When your kid won’t stop lashing out and it’s turning your home into a war zone but for the life of you, you don’t know what else to try, you don’t know how to love everyone right, you would do anything/have tried everything/just want to make it stop, the air can rattle with the reverb of anxiety and fear.
When you’re lonely, but you’re terrified of being judged by people who haven’t walked the same ground, well, you do what it takes. You hoist yourself up and you hug those kids harder. You make new friends, because your family is so worth it. If you can’t understand us, you don’t deserve to. (That’s what you say to yourself on the worst days.)
I am tired of spit-shining my kids’ loss.
I’m sick to death of pulling my sleeves down over my contact burns.
We have so many good days. We’re working now, not nearly as broken as we used to be.
But we are entitled to these days, too. We’ve earned the right to sob our guts out until our hair clings damp against our foreheads and our eyes are rubbed raw.
I would give my right hand to erase their hurts, but I know the scars aren’t wasted. I’m not confident in my ability to say the right thing or explain it perfectly to my kids when I can’t wrap my own head around it, but I do know this: 1) I will love you every single second of your life, no matter what. 2) I will never give up on you. 3) You can say whatever you’re feeling and you won’t be in trouble. Tell me the truth. Tell me.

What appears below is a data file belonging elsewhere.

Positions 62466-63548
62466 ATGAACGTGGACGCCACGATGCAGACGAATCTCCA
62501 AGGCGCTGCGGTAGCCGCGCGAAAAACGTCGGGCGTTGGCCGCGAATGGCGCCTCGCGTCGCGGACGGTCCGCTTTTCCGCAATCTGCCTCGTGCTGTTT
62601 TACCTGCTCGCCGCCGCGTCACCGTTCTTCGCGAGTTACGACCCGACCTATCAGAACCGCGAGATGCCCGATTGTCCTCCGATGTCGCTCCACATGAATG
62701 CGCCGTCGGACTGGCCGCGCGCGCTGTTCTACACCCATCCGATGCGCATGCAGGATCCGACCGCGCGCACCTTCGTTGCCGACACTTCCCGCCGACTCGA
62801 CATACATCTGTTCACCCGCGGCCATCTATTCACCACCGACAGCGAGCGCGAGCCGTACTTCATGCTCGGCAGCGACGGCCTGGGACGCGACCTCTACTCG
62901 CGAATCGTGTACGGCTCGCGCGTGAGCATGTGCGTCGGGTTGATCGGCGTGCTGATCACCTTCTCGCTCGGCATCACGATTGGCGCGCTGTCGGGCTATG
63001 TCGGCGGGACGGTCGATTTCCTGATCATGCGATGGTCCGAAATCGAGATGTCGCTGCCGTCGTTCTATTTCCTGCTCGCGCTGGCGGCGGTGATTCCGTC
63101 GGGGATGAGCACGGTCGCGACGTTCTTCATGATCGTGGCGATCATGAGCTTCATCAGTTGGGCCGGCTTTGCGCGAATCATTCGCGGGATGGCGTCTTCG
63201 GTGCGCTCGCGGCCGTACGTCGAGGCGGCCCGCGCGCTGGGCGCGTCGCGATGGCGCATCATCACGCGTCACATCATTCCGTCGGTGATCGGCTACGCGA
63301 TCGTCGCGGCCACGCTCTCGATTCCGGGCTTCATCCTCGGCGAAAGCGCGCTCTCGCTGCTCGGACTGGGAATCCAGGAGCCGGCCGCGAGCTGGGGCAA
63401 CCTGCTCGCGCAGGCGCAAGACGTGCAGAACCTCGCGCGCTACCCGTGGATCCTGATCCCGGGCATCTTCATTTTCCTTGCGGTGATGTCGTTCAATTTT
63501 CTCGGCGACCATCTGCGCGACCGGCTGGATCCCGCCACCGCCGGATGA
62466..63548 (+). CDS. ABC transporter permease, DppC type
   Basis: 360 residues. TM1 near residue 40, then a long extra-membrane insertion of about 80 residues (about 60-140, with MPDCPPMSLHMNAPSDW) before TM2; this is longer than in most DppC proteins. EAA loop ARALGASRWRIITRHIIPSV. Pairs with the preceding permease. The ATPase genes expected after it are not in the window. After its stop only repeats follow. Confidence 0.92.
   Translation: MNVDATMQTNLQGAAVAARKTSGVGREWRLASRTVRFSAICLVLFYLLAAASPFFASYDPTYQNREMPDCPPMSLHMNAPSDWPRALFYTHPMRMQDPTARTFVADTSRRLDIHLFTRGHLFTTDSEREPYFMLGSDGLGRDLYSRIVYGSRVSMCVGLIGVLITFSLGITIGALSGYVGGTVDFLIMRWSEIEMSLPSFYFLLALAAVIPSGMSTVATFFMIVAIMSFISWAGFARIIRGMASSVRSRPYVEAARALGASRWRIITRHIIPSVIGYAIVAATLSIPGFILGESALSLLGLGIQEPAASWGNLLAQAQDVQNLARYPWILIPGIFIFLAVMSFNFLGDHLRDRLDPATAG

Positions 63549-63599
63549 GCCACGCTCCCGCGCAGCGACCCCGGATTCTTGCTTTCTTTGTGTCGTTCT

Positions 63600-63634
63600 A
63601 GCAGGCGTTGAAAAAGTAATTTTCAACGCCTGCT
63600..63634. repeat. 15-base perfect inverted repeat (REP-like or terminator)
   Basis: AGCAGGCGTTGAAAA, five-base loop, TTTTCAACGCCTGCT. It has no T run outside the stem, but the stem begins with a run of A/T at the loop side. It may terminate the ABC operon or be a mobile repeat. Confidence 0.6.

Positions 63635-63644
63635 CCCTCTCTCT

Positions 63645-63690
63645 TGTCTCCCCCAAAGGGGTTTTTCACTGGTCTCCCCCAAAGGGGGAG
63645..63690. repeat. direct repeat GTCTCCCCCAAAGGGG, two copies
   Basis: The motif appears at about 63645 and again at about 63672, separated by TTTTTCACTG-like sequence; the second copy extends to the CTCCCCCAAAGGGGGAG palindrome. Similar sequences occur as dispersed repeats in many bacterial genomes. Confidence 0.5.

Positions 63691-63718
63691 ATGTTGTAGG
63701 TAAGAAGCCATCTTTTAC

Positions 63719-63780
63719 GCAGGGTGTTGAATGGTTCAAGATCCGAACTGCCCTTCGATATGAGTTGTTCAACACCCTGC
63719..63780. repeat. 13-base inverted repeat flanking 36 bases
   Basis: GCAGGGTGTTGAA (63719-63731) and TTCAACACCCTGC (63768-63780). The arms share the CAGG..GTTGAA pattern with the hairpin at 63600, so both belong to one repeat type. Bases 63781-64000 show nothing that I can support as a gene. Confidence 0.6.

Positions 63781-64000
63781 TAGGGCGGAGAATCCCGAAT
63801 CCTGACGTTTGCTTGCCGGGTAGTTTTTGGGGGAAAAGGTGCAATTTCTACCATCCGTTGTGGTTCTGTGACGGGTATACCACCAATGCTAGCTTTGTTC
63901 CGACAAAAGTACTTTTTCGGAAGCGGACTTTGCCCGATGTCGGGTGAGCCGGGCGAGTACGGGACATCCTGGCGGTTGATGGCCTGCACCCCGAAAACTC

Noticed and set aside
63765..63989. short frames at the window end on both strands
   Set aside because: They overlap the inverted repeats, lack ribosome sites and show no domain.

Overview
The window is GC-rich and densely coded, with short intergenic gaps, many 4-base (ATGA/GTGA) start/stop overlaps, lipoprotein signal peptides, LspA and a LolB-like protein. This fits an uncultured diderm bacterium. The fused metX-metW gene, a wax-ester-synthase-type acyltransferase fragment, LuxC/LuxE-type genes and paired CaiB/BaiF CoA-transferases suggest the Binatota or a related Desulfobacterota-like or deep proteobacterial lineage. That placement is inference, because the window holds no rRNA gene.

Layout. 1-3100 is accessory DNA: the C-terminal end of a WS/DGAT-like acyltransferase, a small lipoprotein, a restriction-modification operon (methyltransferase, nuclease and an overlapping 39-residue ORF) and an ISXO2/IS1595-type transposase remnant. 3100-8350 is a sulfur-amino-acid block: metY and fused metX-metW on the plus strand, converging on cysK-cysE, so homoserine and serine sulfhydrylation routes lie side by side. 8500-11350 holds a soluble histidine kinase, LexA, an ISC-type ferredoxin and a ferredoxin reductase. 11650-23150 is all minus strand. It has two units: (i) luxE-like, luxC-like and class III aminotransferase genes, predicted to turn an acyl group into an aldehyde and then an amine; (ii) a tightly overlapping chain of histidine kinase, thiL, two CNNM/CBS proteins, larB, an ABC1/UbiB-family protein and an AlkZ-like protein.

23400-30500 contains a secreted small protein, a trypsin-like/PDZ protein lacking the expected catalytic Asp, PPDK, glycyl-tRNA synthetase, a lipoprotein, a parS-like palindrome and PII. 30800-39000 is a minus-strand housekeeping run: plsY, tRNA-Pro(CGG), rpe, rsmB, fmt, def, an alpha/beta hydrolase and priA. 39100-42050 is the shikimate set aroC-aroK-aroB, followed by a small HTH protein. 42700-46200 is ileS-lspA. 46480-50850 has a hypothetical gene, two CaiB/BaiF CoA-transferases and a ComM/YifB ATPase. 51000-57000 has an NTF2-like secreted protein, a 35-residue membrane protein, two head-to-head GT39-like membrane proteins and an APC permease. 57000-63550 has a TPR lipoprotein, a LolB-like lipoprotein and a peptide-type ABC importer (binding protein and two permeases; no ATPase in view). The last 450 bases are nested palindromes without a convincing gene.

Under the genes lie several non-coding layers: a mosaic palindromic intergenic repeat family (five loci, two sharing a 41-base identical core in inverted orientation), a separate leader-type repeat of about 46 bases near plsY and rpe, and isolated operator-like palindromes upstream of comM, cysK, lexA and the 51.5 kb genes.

We were made for each other, not by a God who inflicts pain, but by a God who is famous for the way he can make a solid Plan B almost feel like it was always meant to be.
I believe childbirth is the most intense pain a woman experiences. I don’t have to have felt it myself to trust it’s true. If there’s someone in your life who has adopted, you can offer them the same. Be their safe place. Get loud about the ways you see them. Cheer them on. Root for their kids. Do they parent in strange ways? I sure hope so. Do some of their kids have massive feelings that spill out in some pretty frustrating and annoying ways? I’m sure of it. Love them anyway. Love them just the same as if they were quiet and tidy. Let them be sad with you. Celebrate success. Believe what they tell you.
Morning came, just like it always does. Today is for eating French toast with puffy eyes and forgiving each other for the thousandth time. We’ll pray for grace we can’t manufacture on our own, and we will find it somewhere in that asphalt swirl, where the light catches a hard place and makes it gleam.
Shannan Martin believes the turns in life that look like failure are often holy gifts, a lesson she chooses to embrace after the bones of her comfy farmgirl life were shattered and rebuilt from the toes up. Together, Shannan and her family sold their dream farmhouse, moved to a disadvantaged area in the city, and adopted a 19-year old felon. Nothing could have prepared her for the joy she would discover as her family began to live the simple, messy, complicated life they were created to live. In walking beside the forgotten and broken and seeing first-hand the ways she so cleanly identified with both, Shannan’s faith was plucked from the mud. She and her jail-chaplain husband now live on the wrong side of the tracks with their four children. She blogs often at Flower Patch Farmgirl.